Sunday, August 12th: Yes, We Can! And Pickle! And Freeze! And Dry!


Packing pickle jars. Photo copyright 2005 by Zachary D. Lyons.

Yes, we can! Food, that is. That’s right. It is time for us to get in touch with our inner squirrel and put up summer deliciousness to be enjoyed in the cold, dark wet months that will be here sooner than we want to believe. It is simple to enjoy the tastes of summer all year round with just a little effort. Can it. Pickle it. Freeze it. Dry it. Make a family activity out of it. Make enough to give it as gifts come the holiday season. And save money! Think about it. You pay $2 for a bag of frozen organic corn at the Big Box store, right? Well, for $2, you can get three ears of organic corn at your Ballard Farmers Market, cut it off the cob as soon as you get home today, and fill two pint freezer bags to put in your freezer for winter. That’s two bags for what you’d pay for one later. And it’ll be better tasting, support local farmers, and you’ll know exactly where it came from.

Pickling cucumbers from Alm Hill Gardens. Photo copyright 2012 by Zachary D. Lyons.

Wanna make pickles? Get some of these great organic pickling cucumbers from Alm Hill Gardens. And you’ll find pickling dill and lots of garlic throughout the Market, too, for your pickling needs. Then, all you need is salt, vinegar and spices, and you’ve got garlic dill pickles to bring to parties in December!

Roma tomatoes from Alvarez Organic Farms. Photo copyright 2012 by Zachary D. Lyons.

Want to enjoy local tomato goodness come winter? Then can or freeze some of these roma tomatoes from Alvarez Organic Farms now. Frankly, you can can, sauce and freeze many kinds of tomatoes, but romas have that thick flesh and deep, rich flavor when cooked, and they are easy to prep, with minimal seeds. Add some garlicbasil or cilantro and some salt, and you’ve got sauce ready to go!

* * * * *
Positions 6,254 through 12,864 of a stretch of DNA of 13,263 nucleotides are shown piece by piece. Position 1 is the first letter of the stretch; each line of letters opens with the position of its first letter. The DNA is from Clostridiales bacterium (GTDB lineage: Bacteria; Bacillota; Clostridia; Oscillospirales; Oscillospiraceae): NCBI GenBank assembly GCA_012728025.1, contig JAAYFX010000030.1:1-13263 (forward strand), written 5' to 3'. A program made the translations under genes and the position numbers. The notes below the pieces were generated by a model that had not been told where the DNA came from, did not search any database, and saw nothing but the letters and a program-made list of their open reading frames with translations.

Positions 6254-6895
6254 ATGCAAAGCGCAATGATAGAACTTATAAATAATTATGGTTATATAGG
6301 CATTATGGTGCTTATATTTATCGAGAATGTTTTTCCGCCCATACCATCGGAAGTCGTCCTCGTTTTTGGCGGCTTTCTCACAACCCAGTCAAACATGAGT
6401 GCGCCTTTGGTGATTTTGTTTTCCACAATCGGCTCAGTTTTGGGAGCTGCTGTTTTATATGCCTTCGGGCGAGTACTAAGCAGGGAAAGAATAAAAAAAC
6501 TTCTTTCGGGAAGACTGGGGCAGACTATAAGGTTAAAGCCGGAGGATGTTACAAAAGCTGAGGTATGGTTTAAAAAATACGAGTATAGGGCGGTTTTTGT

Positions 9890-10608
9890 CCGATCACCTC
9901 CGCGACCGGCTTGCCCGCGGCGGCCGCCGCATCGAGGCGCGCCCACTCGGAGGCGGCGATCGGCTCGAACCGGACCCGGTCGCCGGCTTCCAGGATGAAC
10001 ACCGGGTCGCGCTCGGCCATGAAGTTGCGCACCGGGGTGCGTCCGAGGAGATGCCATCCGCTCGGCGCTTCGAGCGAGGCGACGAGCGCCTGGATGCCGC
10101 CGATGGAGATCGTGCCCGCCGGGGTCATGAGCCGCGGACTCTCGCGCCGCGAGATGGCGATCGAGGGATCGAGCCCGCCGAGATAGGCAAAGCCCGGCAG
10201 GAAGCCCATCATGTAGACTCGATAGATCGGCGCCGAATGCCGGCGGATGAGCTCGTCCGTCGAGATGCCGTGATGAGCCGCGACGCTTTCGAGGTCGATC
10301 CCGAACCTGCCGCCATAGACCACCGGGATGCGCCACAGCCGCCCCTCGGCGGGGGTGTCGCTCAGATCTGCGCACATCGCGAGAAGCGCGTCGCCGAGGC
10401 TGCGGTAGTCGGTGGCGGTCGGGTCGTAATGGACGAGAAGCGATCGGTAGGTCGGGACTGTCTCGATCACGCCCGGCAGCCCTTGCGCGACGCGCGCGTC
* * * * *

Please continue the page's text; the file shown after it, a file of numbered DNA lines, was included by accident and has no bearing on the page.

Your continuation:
Shelling peas from Stoney Plains Organic Farm. Photo copyright 2012 by Zachary D. Lyons.

English shelling peas from Stoney Plains Organic Farm are sweet and crunchy now, and they are ridiculously easy to freeze, so you can enjoy them all winter long. Buy a big bag of them, and then put on your favorite music or TV show, get out a big bowl, and shuck the peas into that bowl until you’ve exhausted the entire bag. Then, pack the loose peas into pint freezer bags, as they are closest in size to what you’ll find in the Big Box store freezer isle, which is a very convenient size. You do not need to blanch peas first. And I recommend that you pack the pint bags inside a larger gallon freezer bag just to give them extra protection, and so you don’t have dozens of little bags sliding around in your freezer. Then, in January, when you need to add peas to soup, fried rice or a pasta dish, just pull a pint bag out and pour them in. They’ll cook fast, and it is easy to reseal the zipper lock freezer bag if you don’t use them all.

Early Italian prunes from Lyall Farms. Photo copyright 2012 by Zachary D. Lyons.

These are Early Italian Prunes from Lyall Farms. Not plums. Prunes. Yes, there is a difference, regardless of what some PR spin doctors in California would like you to believe. For my money, this is the king of all stone fruits — deeply sweet with a toothsome flesh, great for sauces, drying, ice cream, or just eating right off of the stone. For drying, just cut them in half right off the stone and place them in your dehydrator, skin side down. Easy peasy. Once dried, they will keep in your cabinet for months!

Spanish roja & rocambok garlic from Summer Run Farm. Photo copyright 2012 by Zachary D. Lyons.